Saturday , September 22 2018

No Trust

editPrachanda’s Maoist Center now insists that his party merger must take place prior to the formation of government. K.P. Oli’s CPN/UML is so much in a hurry to form government that it wants prime minister Sher Bahadur Deuba to initiate the process of vacating government and ease his entry as the party with the decisive numbers for government after the successful conclusion of elections. The prime minister, on the other hand, says the election process is yet to be over and that the lower ands upper houses will be summoned after results to both are announced by the election commission. It turns out that constitutional provisions regarding the upper house remain pending and papers regarding such await a presidential decree and has been with the president for promulgation since the past two months. This merry go round has sent our partisan lawyers, intellectuals and journalists orchestrating their support of this or that political party confusing the issue further. It may sound equally partisan on our part to state that the elections are only over after the election commission says so and that is when the president must summon the new legislature where the party with the majority will assume government after the majority is proven and that is when the the prime minister who has lost a majority in government must bow out. Confusingly the ‘Left’ support cite democratic norms and values in their demand for an immediate handover of government referring to the fact that it is only the lower house that elects the prime minister. The fact is that democratic norms not prescribe the immediacy of government formation as much as it does the conclusion of elections. The impediment actually lies in the inconclusiveness of the drafting of the constitution that requires a presidential decree on the upper house which has at this stage become the bone of contention. The president of course hails from the CPN/UML.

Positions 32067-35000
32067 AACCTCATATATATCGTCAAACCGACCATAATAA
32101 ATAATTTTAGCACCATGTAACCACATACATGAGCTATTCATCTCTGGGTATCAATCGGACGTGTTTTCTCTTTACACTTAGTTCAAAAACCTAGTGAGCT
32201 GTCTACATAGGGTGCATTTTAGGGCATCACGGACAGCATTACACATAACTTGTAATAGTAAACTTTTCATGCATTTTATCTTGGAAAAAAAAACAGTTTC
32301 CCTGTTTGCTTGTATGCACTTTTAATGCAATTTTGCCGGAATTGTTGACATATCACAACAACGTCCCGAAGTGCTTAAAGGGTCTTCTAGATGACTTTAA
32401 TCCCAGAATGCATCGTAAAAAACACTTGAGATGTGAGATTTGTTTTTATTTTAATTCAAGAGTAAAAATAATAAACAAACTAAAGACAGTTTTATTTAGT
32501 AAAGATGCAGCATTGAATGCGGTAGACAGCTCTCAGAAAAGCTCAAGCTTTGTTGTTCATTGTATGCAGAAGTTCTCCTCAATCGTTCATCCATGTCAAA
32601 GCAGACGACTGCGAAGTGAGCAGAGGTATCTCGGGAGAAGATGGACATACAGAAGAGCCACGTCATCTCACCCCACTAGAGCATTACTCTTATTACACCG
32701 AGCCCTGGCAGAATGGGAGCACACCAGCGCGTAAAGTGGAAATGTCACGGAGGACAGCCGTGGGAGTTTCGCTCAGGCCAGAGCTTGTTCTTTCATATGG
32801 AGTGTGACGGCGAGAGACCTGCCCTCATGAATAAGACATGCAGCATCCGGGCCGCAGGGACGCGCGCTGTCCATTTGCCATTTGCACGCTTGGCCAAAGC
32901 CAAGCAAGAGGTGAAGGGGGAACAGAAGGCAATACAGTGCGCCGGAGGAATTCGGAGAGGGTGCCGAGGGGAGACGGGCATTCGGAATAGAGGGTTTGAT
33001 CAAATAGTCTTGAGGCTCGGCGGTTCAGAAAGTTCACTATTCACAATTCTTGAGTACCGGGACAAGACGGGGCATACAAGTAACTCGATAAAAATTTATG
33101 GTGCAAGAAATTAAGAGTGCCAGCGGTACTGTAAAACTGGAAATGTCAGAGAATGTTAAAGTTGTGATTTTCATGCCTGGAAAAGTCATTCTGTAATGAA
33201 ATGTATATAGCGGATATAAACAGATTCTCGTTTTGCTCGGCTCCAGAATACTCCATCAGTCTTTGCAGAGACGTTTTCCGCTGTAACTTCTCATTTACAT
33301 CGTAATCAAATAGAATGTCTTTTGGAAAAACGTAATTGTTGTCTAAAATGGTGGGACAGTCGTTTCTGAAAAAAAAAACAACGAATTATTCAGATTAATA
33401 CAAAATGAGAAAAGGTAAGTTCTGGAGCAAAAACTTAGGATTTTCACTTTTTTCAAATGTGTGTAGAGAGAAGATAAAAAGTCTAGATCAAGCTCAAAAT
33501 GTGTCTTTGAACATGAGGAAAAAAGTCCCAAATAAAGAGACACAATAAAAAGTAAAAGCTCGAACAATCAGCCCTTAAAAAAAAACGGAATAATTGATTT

Of course, such contentions on partisan interpretations of the constitutional process have been the bane of Nepali democracy since its re-institution in the country. Indeed, it is such interpretations actually allowed the organized waylaying of the Nepali monarchy—the guardian of the constitution and the symbol of national unity were demanded a partisan role by each of the major political parties backed by their partners in the media and sponsored by what is clearly a now foreign backer. Push comes to shove; the president who is currently sitting on the decree bills will have the UML to resist the deliberate controversy, something the king was deprived of. But the latest tussle on a constitution that, even after the elections, contrary to claims, remains yet to be implemented, actually highlights the utter lack of trust in the political sector prevailing among themselves and the political process. It is this that prompts common sense to call anticipates a crash at any corner and turn of the constitution. As it is, the conclusion of the polls is merely the conclusion of the implementation phase of a constitution which everyone now realizes has been costly in time, currency and values. It would be wise to brace oneself for disaster in case our masters fail to agree.

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